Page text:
exploration of the subject would require another entire article — the
list of parameters is just too vast. Experimentation is often the best approach,
but I'll give a few suggestions to get you going.
I want to be affected
Upon installing Audition, you'll need to enable DirectX effects by choosing
Effects/Enable DX in the Edit view menu. When you add a new effect, be sure
to use the Refresh Effects List menu option. To check if effects are enabled,
go to the Multitrack view, open an Effects Rack, and look for the big DX-enabler
button in the middle of the dialog — if it's not there, effects are already
enabled. Remember, Audition supports DX effects, but not DX instruments.
Even the fastest machines can't run more than a few instances of the Full Reverb
effect, which is probably the most processor-intensive of them all. Locking
an effect will reduce CPU load, and you can always Unlock an effect and adjust
it or insert something else.
You can build your own multiband compression in Audition. Use the Frequency
Band Splitter in the Multitrack view and apply appropriate compressors on the
resultant tracks, or just stack several band-limited compressors in an Effects
Route several tracks to a bus to apply a common effect or overall compression
(complex projects can benefit from buses). Bus functionality and routing could
be improved in Audition (you can't route a bus to another bus, for example),
but it's still rather useful.
Play with the Dynamic Delay and the Stereo Field Rotate effects — they're
a real kick. Or try building your own multivoice chorus and applying it very
sparingly to background vocals. Nice!
Mix it up
The Mixer window gives you a lot of manipulative power, all in one area. Expand
the Mixer with the Show/Hide buttons to show as much or as little of its functionality
as you need. If you click and drag on the top-left corner of the (undocked)
Mixer window off to the lower right of your desktop, it'll leave just the Master
volume visible in a handy, out-of-the way spot.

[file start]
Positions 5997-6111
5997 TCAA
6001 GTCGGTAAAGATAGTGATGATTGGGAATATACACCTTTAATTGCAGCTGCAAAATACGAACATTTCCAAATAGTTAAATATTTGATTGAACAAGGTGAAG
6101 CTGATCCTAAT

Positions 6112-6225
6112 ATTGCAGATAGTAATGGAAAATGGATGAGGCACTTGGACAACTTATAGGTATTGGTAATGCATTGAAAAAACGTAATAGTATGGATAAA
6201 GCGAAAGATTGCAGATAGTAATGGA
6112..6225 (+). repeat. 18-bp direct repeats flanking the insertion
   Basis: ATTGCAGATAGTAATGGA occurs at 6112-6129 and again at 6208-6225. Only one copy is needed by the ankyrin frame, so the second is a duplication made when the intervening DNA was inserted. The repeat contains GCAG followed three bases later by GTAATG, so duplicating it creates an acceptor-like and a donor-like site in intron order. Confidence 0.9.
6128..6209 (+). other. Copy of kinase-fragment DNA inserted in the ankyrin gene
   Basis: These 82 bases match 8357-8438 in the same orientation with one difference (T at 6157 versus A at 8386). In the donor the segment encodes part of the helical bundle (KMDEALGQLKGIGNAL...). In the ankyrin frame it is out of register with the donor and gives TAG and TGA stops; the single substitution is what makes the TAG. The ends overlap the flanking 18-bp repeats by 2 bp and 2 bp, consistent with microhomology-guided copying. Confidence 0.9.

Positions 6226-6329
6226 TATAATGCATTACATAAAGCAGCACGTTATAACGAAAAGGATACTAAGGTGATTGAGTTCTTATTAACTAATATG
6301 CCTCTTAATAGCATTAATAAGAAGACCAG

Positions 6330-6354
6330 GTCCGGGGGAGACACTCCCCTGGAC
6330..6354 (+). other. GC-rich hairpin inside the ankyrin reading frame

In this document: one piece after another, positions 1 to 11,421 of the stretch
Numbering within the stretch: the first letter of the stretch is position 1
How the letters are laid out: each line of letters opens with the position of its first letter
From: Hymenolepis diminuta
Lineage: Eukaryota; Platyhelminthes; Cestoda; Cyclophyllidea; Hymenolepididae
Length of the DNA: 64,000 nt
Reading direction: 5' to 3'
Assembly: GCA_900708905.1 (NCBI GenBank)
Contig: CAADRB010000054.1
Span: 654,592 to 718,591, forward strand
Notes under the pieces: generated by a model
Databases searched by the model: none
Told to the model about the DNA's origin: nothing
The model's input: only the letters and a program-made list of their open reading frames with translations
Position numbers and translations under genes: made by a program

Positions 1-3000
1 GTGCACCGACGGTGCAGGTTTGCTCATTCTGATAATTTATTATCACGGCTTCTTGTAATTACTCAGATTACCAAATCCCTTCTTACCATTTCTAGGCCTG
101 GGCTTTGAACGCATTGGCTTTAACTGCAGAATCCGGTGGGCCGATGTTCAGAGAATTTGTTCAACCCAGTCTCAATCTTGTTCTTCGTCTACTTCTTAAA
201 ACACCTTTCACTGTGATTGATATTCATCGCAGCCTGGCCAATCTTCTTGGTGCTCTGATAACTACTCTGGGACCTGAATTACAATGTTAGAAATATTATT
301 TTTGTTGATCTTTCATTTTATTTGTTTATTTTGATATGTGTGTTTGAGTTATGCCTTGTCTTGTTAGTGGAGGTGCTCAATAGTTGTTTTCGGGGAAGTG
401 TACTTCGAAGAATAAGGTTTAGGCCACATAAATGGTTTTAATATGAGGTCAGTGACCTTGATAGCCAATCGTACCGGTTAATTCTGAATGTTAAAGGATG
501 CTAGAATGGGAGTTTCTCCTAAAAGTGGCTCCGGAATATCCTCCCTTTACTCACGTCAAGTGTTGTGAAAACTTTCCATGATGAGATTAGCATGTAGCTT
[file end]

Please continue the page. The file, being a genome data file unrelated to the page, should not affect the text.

Envelopes are powerful tools for fine-tuning loudness, panning, effects, and
tempo parameters over time. Enable and Show the Volume envelopes, drag their
endpoints down halfway (-6 dB) to give yourself some working room, and then
raise the track volume by 6 dB to compensate, if necessary.
Sometimes a crossfade just can't be accomplished properly unless you zoom closely
and draw your own envelopes, so go for it. Clicks caused by gaps between waveblocks
can be easily smoothed with Volume envelopes. Usually you'll need only a few
milliseconds of fade at their edges.
Don't forget to use effects and Wet/Dry envelopes in conjunction with track
effects to make dramatic temporal changes (a good companion for that Stereo
Field Rotate effect).
Cool Edit Pro 2.1 added the Multichannel Encoder, and it's still part of Audition.
You need Windows Media 9 Runtime and at least Windows 98 SE to use the WMA multichannel
encoder, so download and install Media Player 9 from Microsoft if needed. Just
in case you're running anything older, DirectX 8.0a or above is also required,
as is an audio card that has a working multichannel Direct-Sound device driver.
Although a handful of users will be ready for 5.1 surround, most probably won't
be. The changeover to 5.1 is still in progress, and many audio cards don't quite
support it (device driver problems are also still common). Things are improving,
though, so do some research and ask questions before you buy any new computer
If you're already mixing 5.1, take care with your bass management and pay attention
to your stereo fold-down mixes. Even check in mono — you never know where
your mixes may end up being played, and broadcast processors can mangle them.
TAKE ME TO YOUR MASTER
FIG. 6: Laying out the segments of a project sequentially
on successive tracks can be useful when mastering a project. Among other
benefits, all tracks and processing are easily accessible.
Mastering in Audition can be approached in many ways, depending
on the material. Some users find it easier to work primarily in the Edit view;
others compile and master their mixes by arranging the segments of a recording
sequentially in the Multitrack view (see Fig. 6). The advantages of that
tack include being able to use effects and processors, such as the stacked band-limited
compressors I mentioned previously, as well as providing quick and easy access
to every element of the project. And the Edit view is still only a button (F12)
away if you need it.
Of course, well-mixed audio segments, whether music, voice,
or what have you, really shouldn't need much in the way of mastering. But when
you're satisfied with your track-to-track balance and any desired processing,
select all waveblocks and mix down the entire project, which will drop you into
Edit view. Hopefully you've been working at 32-bit, so you'll need to convert
to 16-bit (and maybe downsample) for CD (press F11 to access the Convert Sample